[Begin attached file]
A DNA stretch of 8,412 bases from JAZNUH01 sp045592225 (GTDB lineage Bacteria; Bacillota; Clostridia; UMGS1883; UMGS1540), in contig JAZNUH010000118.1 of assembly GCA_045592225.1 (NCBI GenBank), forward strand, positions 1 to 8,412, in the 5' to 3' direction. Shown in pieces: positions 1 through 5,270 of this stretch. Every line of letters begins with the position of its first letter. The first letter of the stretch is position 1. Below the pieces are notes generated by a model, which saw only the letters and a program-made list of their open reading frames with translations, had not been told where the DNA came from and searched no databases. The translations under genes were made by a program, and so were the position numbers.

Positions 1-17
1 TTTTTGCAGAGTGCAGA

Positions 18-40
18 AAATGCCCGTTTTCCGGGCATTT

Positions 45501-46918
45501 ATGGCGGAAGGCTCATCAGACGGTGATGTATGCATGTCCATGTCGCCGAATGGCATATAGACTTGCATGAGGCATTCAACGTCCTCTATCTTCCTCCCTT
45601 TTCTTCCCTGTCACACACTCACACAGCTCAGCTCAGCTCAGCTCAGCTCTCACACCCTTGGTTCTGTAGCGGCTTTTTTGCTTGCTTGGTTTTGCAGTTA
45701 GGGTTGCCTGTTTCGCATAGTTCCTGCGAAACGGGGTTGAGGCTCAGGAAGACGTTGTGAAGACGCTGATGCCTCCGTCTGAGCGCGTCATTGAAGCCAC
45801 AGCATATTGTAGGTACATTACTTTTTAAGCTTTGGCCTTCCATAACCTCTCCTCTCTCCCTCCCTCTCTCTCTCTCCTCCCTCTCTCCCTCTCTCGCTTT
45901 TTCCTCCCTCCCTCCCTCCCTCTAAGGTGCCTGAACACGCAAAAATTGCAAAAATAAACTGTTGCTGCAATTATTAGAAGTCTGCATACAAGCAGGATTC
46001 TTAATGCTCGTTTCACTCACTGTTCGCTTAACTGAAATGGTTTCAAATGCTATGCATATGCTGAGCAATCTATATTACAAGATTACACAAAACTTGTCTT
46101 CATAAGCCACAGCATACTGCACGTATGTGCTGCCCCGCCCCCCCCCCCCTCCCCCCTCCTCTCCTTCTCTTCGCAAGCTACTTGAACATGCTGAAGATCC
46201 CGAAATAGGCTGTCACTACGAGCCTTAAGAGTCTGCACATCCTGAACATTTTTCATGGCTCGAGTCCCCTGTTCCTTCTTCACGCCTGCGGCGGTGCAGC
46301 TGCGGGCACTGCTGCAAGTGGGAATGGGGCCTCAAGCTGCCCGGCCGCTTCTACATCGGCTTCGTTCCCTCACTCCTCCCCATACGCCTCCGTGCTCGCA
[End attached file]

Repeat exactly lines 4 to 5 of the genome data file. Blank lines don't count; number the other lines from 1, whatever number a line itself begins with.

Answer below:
Positions 18-40
18 AAATGCCCGTTTTCCGGGCATTT